(December 11, 2015)
We mortals continually seek the impose limits on the forgiveness of the Lord. We like to think that His forgiveness is just broad enough to cover our sins, but not broad enough to cover those of our enemy. This, put in these terms, is obviously ridiculous, but it doesn’t stop it from being true.
There are two pieces of this chapter that elucidate this concept. The first being that Mormon was instructed of the Lord to preach to the people that they were to repent and they would be spared. Does anyone doubt that if they had followed the path of the people of
(when Jonah preached to them) that they would have been saved? What makes this illuminating is just how far
down the road of wickedness they had gone at this point – and despite that, the
Lord still remained read to forgive them if they repented.
The second piece was the Lord’s statement that vengeance was His and He will repay. Although at first glance it might not seem like a statement on forgiveness, but it really is. If we are pursuing vengeance, what we are saying is that we are justified in seeking the destruction of our enemies. This is only true (absent immediate self-defense) if our enemies are beyond the reach of the Atonement. Otherwise those we destroy are those who may have received the Gospel, repented, and acquired their eternal birthright. If we acknowledge that the Atonement is broad enough to cover those who hurt us, we must also acknowledge that vengeance belongs to the Lord and no one else.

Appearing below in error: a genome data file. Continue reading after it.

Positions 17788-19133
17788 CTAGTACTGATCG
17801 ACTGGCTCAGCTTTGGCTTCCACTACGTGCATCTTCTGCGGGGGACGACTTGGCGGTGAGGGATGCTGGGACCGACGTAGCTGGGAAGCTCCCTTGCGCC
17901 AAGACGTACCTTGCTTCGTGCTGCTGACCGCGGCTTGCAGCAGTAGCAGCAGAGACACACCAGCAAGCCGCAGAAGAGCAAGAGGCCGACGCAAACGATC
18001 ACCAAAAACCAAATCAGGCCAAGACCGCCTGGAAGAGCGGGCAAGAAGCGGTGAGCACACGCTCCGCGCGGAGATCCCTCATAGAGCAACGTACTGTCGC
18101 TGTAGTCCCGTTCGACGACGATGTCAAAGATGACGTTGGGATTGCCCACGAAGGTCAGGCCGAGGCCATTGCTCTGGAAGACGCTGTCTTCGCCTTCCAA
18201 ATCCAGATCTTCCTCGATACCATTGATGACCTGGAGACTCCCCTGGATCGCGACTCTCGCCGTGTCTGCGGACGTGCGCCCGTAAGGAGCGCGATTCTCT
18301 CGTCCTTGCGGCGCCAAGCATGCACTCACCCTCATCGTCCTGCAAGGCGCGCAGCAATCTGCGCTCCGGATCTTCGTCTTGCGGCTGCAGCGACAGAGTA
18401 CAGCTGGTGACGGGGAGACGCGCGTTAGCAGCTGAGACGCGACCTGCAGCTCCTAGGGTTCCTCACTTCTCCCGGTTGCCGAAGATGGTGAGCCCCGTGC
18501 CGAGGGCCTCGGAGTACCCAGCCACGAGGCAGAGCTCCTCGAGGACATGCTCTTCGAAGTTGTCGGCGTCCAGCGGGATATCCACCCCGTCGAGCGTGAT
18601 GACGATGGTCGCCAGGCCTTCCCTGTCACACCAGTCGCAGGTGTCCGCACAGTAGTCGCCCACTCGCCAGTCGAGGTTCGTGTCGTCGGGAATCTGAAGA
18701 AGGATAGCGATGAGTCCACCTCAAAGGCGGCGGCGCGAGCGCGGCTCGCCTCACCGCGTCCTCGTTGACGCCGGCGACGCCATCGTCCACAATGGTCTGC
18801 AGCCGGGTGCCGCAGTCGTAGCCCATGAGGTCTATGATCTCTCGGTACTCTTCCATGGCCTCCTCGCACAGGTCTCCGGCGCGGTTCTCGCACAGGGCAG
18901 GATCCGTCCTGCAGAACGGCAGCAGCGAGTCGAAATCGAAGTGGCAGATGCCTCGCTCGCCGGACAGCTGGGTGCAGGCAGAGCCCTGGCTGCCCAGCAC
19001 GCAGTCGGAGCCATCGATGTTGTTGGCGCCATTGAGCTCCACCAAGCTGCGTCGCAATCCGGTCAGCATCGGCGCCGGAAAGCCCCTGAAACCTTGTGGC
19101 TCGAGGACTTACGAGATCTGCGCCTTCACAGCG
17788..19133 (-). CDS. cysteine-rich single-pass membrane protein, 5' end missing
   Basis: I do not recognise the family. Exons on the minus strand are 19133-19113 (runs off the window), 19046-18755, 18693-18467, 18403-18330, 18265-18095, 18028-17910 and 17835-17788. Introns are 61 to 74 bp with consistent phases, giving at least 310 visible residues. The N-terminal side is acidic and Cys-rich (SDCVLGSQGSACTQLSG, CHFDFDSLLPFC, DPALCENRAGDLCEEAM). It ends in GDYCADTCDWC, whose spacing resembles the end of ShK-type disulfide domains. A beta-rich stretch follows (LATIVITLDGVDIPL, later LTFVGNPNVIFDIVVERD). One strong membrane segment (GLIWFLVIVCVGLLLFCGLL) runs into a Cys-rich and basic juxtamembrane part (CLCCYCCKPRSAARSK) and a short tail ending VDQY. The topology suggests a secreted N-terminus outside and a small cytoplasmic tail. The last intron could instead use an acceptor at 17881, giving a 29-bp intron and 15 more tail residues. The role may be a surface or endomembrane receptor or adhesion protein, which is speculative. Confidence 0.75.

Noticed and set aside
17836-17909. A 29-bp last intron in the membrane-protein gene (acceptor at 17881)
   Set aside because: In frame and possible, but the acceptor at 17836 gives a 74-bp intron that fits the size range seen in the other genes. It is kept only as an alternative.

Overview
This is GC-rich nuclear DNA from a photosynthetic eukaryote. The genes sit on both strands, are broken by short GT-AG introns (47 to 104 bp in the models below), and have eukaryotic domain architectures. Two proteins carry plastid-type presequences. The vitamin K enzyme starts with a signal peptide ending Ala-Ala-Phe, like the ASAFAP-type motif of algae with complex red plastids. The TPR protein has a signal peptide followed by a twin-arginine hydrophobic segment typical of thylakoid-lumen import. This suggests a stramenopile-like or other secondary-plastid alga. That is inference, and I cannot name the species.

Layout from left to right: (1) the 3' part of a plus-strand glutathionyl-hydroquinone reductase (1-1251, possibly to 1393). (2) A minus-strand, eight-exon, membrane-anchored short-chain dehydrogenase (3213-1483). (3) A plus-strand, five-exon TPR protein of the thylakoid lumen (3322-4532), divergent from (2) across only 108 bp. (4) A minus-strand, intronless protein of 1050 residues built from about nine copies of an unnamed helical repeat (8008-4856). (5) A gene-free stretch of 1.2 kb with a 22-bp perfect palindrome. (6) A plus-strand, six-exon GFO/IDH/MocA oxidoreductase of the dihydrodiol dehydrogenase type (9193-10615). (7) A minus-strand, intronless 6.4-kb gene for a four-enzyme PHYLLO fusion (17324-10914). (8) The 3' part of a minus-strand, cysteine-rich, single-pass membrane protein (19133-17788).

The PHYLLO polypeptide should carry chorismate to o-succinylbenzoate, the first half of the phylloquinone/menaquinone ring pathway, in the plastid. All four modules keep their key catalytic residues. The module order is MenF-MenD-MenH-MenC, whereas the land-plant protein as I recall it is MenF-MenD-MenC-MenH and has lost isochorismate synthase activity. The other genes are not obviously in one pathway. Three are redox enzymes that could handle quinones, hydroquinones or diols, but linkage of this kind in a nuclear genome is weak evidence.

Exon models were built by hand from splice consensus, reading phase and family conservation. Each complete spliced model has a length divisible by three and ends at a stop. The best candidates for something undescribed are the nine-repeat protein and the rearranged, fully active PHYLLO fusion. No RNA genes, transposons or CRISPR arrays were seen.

When we are hurting, it can be a bitter pill to swallow. But the blessing is that attached to this bitter pill is the promise of forgiveness for our sins as well – and that is a blessing that makes the rest worthwhile. And, eventually, perhaps we reach the point where we are sufficiently filled with charity that we find the pill no longer bitter, but rather sweet.